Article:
On the iPhone, I used the $20 Quickoffice for iPhone, a productivity editor that has similar capabilities (including internal cut and paste), plus retains any revisions tracking in the original document. But it can't work with zipped files. Quickoffice is a little easier to use than Documents to Go, but Apple's prohibition against saving files on the iPhone means that Quickoffice can't get to those e-mail attachments. Quickoffice does have a cool tool to transfer files to and from the iPhone over Wi-Fi, but you need your computer up and running to do that -- in which case, why would you edit the documents on the iPhone? Recently released, an iPhone version of Documents to Go can download attached files if they come from an Exchange Server, which only partially gets around the Apple limitation; but it works only on Word files, so it's not terribly useful.

I also tried the devices on Google Docs. It's barely possible to edit a spreadsheet in Google Docs on an iPhone; the most you can do is select and add rows and edit individual cells' contents. You can't edit a text document, and for calendars all you can do is view and delete appointments. The BlackBerry lets you see spreadsheets one column at a time -- which is useless. Bottom line: You won't use Google Docs on either device.

I found several BlackBerry apps to be unreliable and very slow. Salesforce.com, for example, didn't open for weeks due to an undefined error when connecting to its site. When I finally got it installed, it was very hard to read and use. I tried five times to download Gokivo Navigator -- BlackBerry App World's top-rated navigation app -- at half an hour a pop. It worked the sixth time, and 90 minutes later was installed and running. Not only did the installation take nearly 45 minutes, but then it rebooted the BlackBerry, which took another 45 minutes to grapple with whatever changes were made. This simply doesn't happen with iPhone apps.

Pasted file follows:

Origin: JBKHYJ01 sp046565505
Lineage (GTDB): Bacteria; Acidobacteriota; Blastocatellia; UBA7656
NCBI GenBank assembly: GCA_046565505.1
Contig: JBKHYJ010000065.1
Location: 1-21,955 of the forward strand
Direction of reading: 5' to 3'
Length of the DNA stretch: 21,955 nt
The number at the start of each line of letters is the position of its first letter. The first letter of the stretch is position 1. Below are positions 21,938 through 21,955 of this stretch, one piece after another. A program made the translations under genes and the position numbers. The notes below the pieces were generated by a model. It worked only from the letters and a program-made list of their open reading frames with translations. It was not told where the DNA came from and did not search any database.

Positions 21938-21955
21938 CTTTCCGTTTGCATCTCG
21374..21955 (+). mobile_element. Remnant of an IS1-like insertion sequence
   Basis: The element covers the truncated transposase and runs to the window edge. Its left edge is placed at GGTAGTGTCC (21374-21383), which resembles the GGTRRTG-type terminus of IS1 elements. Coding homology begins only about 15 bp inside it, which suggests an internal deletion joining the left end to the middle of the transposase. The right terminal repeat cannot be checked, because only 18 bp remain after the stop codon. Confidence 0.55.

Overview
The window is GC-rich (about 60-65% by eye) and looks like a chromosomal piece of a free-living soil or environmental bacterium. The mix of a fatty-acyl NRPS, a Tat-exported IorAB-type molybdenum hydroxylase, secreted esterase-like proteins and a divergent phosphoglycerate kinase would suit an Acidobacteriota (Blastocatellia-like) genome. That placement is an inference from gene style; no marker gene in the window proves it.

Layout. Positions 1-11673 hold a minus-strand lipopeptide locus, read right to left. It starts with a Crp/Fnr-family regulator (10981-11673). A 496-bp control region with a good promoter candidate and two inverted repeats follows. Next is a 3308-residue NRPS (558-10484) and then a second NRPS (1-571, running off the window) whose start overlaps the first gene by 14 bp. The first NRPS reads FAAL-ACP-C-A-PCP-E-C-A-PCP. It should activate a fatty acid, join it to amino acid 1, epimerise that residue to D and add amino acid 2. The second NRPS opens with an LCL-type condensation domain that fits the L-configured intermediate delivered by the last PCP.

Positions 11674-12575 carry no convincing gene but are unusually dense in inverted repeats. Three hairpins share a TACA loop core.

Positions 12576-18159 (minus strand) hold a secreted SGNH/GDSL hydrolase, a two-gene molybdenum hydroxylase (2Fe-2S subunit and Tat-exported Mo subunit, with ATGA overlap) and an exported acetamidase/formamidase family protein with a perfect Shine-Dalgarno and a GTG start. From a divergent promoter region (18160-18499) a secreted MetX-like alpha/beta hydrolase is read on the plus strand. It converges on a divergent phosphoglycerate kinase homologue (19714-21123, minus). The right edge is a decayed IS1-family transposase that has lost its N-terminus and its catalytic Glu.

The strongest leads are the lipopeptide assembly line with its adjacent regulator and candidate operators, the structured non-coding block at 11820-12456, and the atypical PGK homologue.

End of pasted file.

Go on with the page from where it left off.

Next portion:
When all was said and done, Gokivo Navigator turned out to be hard to use compared to the iPhone's Google Maps. It has as many confirmation dialog boxes as Windows Vista -- so getting to a result requires many clicks -- but lacks the real-time scrolling or page-by-page direction features of Google Maps. You'd need to be desperately lost to use it -- and forget about accessing it in a moving vehicle, given how slow it is and how hard it is to mouse through the maps. The alternative is to pay a monthly fee for AT&T's voice-based navigation service, which is available on many phones, not just BlackBerrys.

I also found that several BlackBerry apps often hogged my device's resources, leaving me unable to switch to another application, the Web, e-mail, or the phone. That can happen on an iPhone as well, but the "stuck" times on the BlackBerry were both much more frequent and longer in duration. The BlackBerry's application switching issues meant that its alleged advantage of being able to run multiple apps simultaneously is limited, essentially letting you pick up where you left off rather than really working with multiple apps. Still, that's more than the iPhone can do.

I did find one BlackBerry app advantage: the ability to open files in zipped attachments (a glaring omission from the iPhone).

If you want to use apps on a mobile device, the BlackBerry is not a realistic option. If your work forces you to use a BlackBerry, get an iPod Touch for the apps.